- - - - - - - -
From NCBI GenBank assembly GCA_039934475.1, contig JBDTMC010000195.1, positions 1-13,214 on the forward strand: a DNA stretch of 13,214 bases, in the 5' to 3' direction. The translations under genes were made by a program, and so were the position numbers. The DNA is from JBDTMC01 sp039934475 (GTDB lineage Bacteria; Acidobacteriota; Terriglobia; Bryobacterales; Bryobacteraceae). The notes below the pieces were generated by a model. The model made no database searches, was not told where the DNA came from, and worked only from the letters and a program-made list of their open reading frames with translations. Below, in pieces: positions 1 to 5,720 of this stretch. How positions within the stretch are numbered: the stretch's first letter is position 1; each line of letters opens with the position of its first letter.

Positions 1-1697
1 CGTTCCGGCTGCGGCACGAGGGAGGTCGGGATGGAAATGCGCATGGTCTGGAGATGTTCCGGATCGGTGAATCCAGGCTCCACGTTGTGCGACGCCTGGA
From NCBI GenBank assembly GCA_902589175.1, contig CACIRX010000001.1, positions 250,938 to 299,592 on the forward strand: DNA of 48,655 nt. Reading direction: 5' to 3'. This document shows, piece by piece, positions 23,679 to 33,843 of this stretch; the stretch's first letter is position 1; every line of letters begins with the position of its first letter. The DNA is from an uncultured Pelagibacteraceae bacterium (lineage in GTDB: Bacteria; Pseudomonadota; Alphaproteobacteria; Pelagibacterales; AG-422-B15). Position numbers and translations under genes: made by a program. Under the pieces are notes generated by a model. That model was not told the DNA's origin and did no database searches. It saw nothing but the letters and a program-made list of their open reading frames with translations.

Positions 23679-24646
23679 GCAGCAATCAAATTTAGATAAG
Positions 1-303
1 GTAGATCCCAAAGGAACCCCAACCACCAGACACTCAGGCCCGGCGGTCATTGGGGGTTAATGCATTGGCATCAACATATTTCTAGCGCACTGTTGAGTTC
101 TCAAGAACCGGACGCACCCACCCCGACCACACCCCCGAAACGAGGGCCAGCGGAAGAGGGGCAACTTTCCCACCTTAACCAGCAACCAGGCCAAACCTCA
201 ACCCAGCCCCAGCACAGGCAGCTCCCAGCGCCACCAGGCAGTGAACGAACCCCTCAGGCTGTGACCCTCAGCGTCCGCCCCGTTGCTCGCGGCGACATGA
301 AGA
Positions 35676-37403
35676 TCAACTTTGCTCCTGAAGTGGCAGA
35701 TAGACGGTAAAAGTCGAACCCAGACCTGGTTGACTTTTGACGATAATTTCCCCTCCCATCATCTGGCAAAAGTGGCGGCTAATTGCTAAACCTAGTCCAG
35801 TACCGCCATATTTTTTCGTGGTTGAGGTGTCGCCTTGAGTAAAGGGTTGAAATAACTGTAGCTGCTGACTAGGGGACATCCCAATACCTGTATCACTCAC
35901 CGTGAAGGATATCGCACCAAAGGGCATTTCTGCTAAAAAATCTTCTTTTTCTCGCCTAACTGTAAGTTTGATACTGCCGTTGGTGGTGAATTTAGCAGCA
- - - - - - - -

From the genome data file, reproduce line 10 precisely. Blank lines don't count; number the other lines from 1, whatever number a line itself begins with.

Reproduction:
201 ACCCAGCCCCAGCACAGGCAGCTCCCAGCGCCACCAGGCAGTGAACGAACCCCTCAGGCTGTGACCCTCAGCGTCCGCCCCGTTGCTCGCGGCGACATGA